Marxism

Marxism Definition

Marxism is a social, economic, and political doctrine developed by German philosophers Karl Marx and Friedrich Engels in 1848 to describe the class struggle between capitalists and laborers. It analyzes in-depth causes and effects of capitalism and advocates for a social revolution to replace it with communism.

A capitalist economy focuses on accumulating capital while influencing the working class, productivity, and socioeconomic advancement. Marx criticized this system for plundering resources and instilling a feeling of hatred among laborers against business owners. Marxist class conflict and Marxian economics are the fundamentals of Marxism, explaining power imbalances, class struggle, and social transformation.

Marxism

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Key Takeaways
  • Marxism is a social, economic, and political theory that examines the causes and effects of capitalism and promotes communism as an alternative.
  • Karl Marx and Friedrich Engels, two German philosophers, proposed this theory in 1848 to explain the class conflict between capitalists (Bourgeois) and laborers (Proletariat).
  • This theory suggests that the growing struggles between the social classes will eventually culminate in a revolution led by the proletariat, overturning the bourgeois and seizing control of the economy.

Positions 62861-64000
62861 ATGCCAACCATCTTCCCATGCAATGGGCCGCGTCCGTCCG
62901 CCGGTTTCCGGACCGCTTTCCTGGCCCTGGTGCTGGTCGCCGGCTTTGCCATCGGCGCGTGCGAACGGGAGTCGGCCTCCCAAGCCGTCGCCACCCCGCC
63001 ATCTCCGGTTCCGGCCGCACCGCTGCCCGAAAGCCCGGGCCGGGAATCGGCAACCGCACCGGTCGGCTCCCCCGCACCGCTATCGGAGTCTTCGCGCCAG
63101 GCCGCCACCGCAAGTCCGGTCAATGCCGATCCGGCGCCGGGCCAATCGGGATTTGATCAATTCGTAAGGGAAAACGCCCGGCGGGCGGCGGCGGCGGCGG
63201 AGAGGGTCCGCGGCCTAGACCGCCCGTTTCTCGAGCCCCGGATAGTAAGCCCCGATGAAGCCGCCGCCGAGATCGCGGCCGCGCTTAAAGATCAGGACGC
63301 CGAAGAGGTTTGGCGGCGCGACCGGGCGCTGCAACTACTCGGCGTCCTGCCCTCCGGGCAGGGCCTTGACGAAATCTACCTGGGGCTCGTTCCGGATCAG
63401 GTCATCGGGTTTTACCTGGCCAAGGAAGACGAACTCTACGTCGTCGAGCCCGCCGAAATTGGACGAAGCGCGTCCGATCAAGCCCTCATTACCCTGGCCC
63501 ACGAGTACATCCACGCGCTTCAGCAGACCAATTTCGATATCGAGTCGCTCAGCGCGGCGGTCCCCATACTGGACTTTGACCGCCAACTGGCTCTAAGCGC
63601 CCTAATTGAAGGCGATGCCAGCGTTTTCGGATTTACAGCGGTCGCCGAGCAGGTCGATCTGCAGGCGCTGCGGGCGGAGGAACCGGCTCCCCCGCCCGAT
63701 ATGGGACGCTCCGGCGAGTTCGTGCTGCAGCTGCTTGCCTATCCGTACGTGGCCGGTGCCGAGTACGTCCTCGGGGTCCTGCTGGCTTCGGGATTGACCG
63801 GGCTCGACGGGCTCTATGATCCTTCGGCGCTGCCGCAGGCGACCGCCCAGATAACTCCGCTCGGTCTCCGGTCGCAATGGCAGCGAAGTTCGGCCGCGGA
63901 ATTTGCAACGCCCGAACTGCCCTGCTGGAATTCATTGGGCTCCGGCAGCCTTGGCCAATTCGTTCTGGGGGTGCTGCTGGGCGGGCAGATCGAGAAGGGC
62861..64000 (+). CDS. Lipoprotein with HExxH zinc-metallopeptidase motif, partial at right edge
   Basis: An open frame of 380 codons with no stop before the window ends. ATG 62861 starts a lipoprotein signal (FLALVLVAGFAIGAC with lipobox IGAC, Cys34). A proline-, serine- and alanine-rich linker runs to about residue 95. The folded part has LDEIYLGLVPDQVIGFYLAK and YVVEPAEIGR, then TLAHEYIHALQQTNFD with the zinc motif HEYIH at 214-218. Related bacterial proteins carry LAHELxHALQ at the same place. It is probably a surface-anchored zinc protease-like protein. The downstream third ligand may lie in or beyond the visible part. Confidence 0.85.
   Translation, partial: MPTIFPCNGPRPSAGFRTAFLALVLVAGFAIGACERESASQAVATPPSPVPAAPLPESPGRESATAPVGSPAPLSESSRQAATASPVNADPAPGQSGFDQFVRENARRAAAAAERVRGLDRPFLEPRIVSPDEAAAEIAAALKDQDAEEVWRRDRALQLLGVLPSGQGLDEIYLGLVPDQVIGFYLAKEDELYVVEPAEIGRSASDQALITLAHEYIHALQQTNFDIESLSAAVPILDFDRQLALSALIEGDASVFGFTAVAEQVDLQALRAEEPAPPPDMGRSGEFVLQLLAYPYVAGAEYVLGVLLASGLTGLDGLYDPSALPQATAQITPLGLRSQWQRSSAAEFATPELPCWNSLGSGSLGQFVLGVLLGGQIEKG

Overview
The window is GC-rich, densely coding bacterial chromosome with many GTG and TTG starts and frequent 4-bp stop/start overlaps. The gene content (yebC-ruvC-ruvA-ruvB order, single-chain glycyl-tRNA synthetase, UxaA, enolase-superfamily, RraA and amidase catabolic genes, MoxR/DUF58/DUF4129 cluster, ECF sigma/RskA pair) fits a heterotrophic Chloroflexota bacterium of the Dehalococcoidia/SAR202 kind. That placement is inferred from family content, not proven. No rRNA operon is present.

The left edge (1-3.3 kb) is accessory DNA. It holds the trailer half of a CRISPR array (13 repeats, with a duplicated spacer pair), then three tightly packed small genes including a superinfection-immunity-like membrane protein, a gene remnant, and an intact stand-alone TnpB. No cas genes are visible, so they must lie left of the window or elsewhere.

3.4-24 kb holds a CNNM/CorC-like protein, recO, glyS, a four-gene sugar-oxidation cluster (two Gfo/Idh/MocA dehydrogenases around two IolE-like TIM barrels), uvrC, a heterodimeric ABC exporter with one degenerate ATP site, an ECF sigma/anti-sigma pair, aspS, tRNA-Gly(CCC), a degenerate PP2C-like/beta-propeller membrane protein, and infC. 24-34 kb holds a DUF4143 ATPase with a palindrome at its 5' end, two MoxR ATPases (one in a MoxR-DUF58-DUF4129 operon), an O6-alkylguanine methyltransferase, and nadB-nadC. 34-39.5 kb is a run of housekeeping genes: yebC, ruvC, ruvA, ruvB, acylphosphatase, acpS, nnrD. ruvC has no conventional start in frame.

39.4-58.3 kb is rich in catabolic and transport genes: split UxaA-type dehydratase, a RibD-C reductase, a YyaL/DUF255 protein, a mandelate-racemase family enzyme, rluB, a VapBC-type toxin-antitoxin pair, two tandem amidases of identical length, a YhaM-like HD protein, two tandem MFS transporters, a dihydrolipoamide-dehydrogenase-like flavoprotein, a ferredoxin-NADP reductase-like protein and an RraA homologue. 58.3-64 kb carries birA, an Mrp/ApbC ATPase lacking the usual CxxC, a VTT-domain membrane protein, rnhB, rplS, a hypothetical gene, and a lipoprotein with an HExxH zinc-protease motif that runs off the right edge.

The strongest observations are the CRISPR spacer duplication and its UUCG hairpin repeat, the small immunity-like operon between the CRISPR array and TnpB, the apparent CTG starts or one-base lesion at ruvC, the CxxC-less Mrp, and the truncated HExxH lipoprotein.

• Marx argued that class conflicts might have considerably more societal consequences than the theory predicts. However, due to increased competition, consumption, demand and supply, and wages, the globe has witnessed a revolution in the industry.

How Does Marxism Theory Work?

Marxism theory works on the single objective of eliminating the social class order. Capitalism, according to Marx, leads to exploitation and alienation of workers, resulting in the class struggle. He also proposed that once capitalists lose their economic and political power, laborers will seize the means of production.

Marx argued for creating a society in which there is no distinction between people based on their social class or status, nor any discrimination of any kind. Instead, every citizen collaborates to achieve a common goal and prosperity.